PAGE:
The joy will come from within you. You cannot create the joy. You cannot invite the joy, to say, “Okay, now I’m ready for you.” When all is right, it is like a flower blooming. When all is right.... You sow the seed, fine. You water it, fine. But then, when the season comes, that seed will germinate.

And all the things have to be right for that seed, regardless of the time. But if everything is right, it will happen. And joy is the same way; happiness is the same way.

You know, there is the happiness that we get that is so temporary. But then there is the happiness that really comes from our heart. A smile because we met a stranger—and a smile when there’s nobody around, and that smile is still there. And that, to me, is the important smile—not the smile of manners, not the smile of external gestures.

All right. And so, for any of you charged on prosperity—what would you say is true prosperity?

Prem Rawat:
True prosperity is where there is a balance for fulfillment of your dreams, balanced with the fulfillment of your needs—and, at the same time, good health. I mean, look at what’s happening to people today. You know, they work, work, work, work, work, work, work to become rich.

And then they retire and all the money they have earned, they literally give to the hospital, so that they can be cured of the disease that they have accrued trying to make all this money. And that’s no prosperity at the end of the day. Prosperity is a full heart—not just a full pocket, but a full heart. And you will never feel prosperous unless your heart is full too.

And it also requires that you be in peace, that you are stable, that you are good. You know, if you’re sitting in a train and the train is jockeying back and forth, and you’re trying to hold a pot full of water…the thing is, it’s going to be very difficult because you are shaking—so is the train, so is the pot, so is the water.

And if you really want that stability, something has to go stable. In your life, you are the base of your existence, and you have to become stable if you want that pot full of water to be stable. But if everything is just jockeying and jockeying and jockeying, it’s going to be difficult; it’s going to be impossible.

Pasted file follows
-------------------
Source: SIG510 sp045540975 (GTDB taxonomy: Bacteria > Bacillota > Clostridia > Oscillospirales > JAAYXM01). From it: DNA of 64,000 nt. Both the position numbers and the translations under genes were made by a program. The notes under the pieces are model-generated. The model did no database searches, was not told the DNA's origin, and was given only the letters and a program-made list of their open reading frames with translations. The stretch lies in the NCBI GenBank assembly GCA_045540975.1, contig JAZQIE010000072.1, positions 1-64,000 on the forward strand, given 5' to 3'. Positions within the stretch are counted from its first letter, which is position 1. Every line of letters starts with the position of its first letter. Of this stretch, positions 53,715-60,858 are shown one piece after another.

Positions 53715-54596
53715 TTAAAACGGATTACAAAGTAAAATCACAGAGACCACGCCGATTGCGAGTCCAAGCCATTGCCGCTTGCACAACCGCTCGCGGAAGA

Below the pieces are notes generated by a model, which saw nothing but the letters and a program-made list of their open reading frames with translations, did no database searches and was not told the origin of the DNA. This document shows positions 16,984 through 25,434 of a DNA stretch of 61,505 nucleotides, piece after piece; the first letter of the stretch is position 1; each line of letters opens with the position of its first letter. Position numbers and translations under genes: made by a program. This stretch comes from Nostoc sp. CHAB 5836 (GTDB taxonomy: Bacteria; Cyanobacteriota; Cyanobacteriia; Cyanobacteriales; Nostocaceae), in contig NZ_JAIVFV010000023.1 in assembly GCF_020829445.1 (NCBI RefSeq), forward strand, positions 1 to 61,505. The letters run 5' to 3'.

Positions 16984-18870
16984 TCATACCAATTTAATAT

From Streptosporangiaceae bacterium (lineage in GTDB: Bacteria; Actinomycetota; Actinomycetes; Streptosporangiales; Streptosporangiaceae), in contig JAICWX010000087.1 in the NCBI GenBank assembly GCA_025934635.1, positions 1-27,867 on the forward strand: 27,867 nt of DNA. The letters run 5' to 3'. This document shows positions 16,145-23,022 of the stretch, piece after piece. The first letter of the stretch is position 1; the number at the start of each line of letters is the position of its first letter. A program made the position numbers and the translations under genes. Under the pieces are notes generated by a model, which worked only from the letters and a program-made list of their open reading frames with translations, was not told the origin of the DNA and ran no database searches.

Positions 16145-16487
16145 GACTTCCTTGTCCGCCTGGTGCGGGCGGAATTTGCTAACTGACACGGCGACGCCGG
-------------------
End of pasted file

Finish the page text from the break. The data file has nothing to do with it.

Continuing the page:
So, you do mention that, in order for one to understand the business of life, there has to be some storytelling that happens somewhere there. Can you just take me through this? And how do you link the two?

Prem Rawat:
No, the thing is, not just ideas, not just beliefs—but this has to be about knowing, knowing yourself—not believing you could do this, not believing that this exists, not believing—because…You know, one example I give is like, you’re sitting somewhere and you make believe there is a cow.

And so, five people are there or whatever, and they go, “Yeah, yeah, okay, there is a cow”—because it’s all make-believe, there’s no harm done. But if you want milk for your tea, the only kind of milk the make-believe cow can give is make-believe milk. Now, if you want real milk, it’ll have to be a real cow, not a make-believe cow.

And that’s the same thing in life—that we believe in so many things! People say, “Believe in yourself.” I say, no, that isn’t going to help. What you really need to do is know yourself.

How do you get to that point of knowing yourself?

Prem Rawat:
It begins with a simple introspection. And then, there is a very beautiful way to be able to do this introspection—which is a program that I have. It’s actually called the Peace Education Program. And it has benefited so many people, so many people. It is in prisons; it is in hospice, police, military....

And everybody is discovering that there is such a dimension to themselves, that they are not limited by their own imagination—but there is a whole dimension to understand. That there is a courage in you. And you get in touch with that courage; you get in touch with the joy that is in you; you get in touch with that understanding that is in you.

And when you start to actually, not just believe in these things, but feel every day, the courage that you have, you start to understand who you are. That the components that bring you together, that make up what you are, are powerful, powerful. Kindness is in you, all the time!

Of course, anger and hate, and all these things, are in you all the time—but so is kindness, so is joy, so is understanding, so is love, so is forgiveness. And we have only used one spectrum of ourselves, and the spectrum has been the hate, the non-understanding, the non-believing....